Decrease – Some dependent variables (if any besides the binary for education) might have weights/coefficients that shouldn’t be there otherwise. This will require the results to be completely re-computed.

I wonder how people will do if these questions are on their prelims…

10. 10 10 Mark Liu

Snorri Godhi was right up top about the Dukes. Duke #1 will be king after killing the king in the first chance. Dukes 2 and 4 will support whoever is king when they have their chances.

11. 11 11 ryan yin

Mark,
For your 6a, is equity necessarily the same as equality of consumption?

For 6b, is happiness (or utility) identical to consumption? Of course, it’s possible that utility is linear in consumption, and it’s possible that it’s one-to-one for all people, and it’s possible that “total” happiness is determined by simply summing utilities across individuals. Are they true here? (It may be true that utility is linear in consumption, but here certainly labor matters too.)

12. 12 12 Ali

The Duke question doesn’t satisfy me because there isn’t enough information on how the Dukes make their choices. However, if the King is so weak that he needs to be propped up by the Duke, or can be easily killed by him, it is logical for Duke 1 to take advantage of the Kings weakness and kill him right away.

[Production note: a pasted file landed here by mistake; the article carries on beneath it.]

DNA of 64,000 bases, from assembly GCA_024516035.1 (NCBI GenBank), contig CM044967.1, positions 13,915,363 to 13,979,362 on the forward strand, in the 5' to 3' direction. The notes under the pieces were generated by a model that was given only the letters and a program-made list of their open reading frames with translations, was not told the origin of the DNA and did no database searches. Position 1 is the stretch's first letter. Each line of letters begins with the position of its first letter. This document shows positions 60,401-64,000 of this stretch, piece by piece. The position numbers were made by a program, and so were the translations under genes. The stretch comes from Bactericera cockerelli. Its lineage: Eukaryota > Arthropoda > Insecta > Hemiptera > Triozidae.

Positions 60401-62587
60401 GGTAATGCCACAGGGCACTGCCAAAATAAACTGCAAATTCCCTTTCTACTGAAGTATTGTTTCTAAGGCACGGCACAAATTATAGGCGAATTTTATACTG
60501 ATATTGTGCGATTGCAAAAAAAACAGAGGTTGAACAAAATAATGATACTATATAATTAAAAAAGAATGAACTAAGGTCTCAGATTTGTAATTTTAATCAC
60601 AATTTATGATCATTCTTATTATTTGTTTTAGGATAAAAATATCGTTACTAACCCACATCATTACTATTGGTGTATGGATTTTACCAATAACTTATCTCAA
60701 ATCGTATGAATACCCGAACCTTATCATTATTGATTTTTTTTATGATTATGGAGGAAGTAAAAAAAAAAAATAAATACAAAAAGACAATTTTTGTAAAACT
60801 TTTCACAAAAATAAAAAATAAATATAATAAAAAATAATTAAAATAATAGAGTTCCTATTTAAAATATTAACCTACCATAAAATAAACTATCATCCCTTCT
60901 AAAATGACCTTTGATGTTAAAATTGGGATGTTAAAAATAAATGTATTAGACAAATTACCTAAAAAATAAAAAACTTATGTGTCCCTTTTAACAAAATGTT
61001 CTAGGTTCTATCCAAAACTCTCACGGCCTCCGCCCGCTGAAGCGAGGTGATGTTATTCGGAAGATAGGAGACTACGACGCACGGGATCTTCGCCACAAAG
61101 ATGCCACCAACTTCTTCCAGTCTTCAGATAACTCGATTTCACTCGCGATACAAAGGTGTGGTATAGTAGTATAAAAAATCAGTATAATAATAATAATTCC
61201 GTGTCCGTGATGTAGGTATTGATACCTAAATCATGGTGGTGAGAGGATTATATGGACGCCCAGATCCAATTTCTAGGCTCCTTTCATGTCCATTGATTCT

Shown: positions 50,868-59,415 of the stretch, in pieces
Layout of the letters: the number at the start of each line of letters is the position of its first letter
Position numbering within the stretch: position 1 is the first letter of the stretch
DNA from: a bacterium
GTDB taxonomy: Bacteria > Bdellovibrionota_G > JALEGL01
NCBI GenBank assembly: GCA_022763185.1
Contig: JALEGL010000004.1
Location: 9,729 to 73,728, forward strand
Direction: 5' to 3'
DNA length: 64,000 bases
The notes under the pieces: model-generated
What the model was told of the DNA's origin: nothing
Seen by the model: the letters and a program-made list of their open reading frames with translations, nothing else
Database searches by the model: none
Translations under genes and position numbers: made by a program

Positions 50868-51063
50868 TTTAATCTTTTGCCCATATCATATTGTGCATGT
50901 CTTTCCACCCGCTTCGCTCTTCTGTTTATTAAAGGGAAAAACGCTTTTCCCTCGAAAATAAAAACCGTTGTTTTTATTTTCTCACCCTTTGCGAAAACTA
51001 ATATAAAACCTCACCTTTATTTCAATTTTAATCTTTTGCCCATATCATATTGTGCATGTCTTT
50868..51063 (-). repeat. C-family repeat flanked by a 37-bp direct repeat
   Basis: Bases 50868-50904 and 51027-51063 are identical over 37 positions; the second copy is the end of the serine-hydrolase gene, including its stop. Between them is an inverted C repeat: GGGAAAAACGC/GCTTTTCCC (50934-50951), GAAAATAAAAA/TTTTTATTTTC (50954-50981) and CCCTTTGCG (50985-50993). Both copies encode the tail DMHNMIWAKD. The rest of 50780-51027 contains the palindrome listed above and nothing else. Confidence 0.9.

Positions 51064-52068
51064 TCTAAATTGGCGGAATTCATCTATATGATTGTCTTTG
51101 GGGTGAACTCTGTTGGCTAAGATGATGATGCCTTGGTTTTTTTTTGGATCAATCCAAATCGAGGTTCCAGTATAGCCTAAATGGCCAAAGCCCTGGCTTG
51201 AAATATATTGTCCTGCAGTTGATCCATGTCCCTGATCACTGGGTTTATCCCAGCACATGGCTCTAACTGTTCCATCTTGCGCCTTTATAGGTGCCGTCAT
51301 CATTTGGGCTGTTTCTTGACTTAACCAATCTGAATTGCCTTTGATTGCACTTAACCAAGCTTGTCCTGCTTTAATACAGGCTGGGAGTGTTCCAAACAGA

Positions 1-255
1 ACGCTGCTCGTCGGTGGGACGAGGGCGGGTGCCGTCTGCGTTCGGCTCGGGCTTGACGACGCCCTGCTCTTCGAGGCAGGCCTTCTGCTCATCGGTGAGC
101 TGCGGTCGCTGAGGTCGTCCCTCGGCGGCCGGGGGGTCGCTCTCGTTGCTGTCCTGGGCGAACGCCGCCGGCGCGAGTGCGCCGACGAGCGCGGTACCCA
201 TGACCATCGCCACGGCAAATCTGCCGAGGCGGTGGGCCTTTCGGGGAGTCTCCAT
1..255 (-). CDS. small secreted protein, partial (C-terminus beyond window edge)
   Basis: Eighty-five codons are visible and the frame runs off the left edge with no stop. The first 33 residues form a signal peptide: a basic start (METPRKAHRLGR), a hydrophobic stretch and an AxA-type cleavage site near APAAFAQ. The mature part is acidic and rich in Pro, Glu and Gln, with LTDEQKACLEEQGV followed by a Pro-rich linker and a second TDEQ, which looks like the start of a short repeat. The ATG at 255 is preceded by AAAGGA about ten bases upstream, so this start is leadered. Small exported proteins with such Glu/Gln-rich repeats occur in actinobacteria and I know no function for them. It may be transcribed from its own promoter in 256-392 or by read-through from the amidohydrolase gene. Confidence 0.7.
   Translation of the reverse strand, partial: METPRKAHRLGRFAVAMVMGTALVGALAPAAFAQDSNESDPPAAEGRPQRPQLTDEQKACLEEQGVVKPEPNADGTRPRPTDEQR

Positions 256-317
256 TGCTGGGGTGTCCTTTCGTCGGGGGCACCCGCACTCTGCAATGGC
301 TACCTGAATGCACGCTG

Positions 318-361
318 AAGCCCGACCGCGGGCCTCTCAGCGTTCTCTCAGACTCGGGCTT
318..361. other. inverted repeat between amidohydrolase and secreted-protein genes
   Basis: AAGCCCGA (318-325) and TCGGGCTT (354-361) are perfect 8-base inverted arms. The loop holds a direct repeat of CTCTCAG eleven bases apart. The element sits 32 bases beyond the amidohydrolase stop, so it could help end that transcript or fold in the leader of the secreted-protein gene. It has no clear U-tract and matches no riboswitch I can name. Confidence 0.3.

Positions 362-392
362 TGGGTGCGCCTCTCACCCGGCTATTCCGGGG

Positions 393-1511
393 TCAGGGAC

Who is King on May 6th? Still Duke 1 – for the time being. If he executed the King, he’s doubtlessly prepared to kill other major players. Duke 2 would arrive at Regicide Castle and realize this immediately. Since his priority is staying alive, he would support Duke 1, at least for the amount of time it took to ally with other Dukes and raise a significant army.

13. 13 13 Daniel Lee

Question 8:

Duke One will be king on May 6th as he is the only Duke with the opportunity to achieve both priorities: staying alive and becoming king. Duke One arrives on the first day and kills the king – staying alive and becoming king. If Duke Two arrives and kills Duke One, he knows he might be (and likely will be) killed by Duke Three and so on until Duke Five is king on May 6th. Given that Duke Two’s first priority is to stay alive he will support the new king which makes Duke One the king on May 6th.

14. 14 14 Danny Klose